How Long Before An X-ray Report is Available?
The speed with which an X-ray is read and a report issued depends on multiple factors. One of the more important is the patient location when the exam is ordered. The priority of the order- stat or routine is another important factor. How backed up the radiology work list is. What time your exam is done if routine. There are also facility specific factors.
Location of Patient
The location where you are located when an X-ray is taken is an important factor. X-rays done from the emergency room are often read in under an hour, often minutes later depending on how busy the radiologist is. X-rays done from the emergency room are prioritized on the radiologist work list.
Emergency room patients
X-rays from the emergency room are given priority because these are the sickest patients with health emergencies. The emergency room doctor uses the information from the X-ray to help with your care.
Patients in the hospital who have X-rays will also be given priority. These are also sick patients who may have emergent conditions and may need urgent treatment. Often these X-rays are just beneath the emergency room patients in priority.
Outpatients or those from clinics will be given the lowest priority. They will often be read the same day if done during business hours. Some routine X-rays done late in the evening may not be read until the next day.
Order priority also matters. Those outpatients who are ordered stat may be read within an hour. Usually these are outpatients who may have urgent or life threatening conditions and presented to their doctors clinic.
Radiology work list backup
The backup on the radiology work list will also determine how fast an X-ray is read. When there are many stat cases, this may slow down the reading of routine cases or inpatients.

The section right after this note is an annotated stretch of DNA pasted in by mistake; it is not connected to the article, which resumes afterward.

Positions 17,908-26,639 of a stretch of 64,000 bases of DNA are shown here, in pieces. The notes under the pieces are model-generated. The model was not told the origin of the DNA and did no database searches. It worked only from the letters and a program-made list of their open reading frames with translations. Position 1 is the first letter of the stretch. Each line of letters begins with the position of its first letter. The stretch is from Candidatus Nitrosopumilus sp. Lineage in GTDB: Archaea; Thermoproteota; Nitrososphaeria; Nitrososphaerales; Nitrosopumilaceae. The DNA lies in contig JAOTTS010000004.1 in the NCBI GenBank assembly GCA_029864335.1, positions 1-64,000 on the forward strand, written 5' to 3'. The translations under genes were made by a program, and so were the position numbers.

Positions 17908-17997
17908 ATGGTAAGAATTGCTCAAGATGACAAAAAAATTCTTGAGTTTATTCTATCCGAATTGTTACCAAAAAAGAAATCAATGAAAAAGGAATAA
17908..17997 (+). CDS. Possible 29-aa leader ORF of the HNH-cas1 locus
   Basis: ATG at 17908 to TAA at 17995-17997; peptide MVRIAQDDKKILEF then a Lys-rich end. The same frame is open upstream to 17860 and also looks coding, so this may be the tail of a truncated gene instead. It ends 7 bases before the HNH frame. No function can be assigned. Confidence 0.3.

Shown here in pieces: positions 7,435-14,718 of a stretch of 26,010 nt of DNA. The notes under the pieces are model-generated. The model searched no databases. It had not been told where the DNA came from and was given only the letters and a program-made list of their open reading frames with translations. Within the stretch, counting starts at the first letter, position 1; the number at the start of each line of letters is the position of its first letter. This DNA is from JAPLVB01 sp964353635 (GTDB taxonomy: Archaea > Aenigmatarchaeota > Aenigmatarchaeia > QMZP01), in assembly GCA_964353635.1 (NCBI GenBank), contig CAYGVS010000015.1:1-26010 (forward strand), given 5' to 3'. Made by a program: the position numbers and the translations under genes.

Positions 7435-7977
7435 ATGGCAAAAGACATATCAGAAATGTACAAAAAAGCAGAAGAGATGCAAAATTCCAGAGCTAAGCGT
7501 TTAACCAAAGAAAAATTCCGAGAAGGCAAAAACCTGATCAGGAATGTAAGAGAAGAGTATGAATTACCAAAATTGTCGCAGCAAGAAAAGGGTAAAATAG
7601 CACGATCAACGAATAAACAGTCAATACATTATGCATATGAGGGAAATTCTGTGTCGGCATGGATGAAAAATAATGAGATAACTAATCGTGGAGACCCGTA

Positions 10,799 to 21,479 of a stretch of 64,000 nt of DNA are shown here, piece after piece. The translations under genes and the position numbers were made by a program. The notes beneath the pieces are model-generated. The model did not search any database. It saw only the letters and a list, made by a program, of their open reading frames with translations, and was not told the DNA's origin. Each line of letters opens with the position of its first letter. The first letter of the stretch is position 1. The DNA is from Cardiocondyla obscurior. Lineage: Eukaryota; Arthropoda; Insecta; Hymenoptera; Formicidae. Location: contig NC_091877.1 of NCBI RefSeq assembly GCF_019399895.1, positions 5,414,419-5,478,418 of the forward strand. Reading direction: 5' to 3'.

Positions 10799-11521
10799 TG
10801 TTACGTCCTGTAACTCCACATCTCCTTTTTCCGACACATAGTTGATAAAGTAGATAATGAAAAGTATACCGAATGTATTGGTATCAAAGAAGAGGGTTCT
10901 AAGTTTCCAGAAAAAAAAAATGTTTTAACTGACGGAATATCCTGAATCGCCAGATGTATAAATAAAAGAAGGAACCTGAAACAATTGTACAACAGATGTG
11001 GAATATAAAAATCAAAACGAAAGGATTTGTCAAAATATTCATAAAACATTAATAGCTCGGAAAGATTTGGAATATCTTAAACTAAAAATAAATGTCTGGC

Unlike a doctor with a clinic, radiologists often do not know how many patient scans they will have to read ahead of time. This is especially true for the emergency room where the patient census is unknown ahead of time.
There may also be backup because of a shortage of radiologists at the facility or volume spikes. This may cause some of the routine outpatients to not be read for longer then expected.
Changing order priority
Some doctors change the order priority of routine patients to stat to get their patient scans read quicker. This is especially true if the doctor thinks there may be an urgent condition present. Other times, a patient who had an outpatient X-ray may present to the emergency room. In these cases, the emergency room doctor may ask the scan to be read stat.
The speed with which an X-ray is read depends on the location of the patient when the X-ray is done. The order priority-stat or routine. The backup of the radiology work list which depends on multiple factors as well. An emergency or stat X-ray will however usually be read in under an hour. Routine X-rays are more variable as outlined.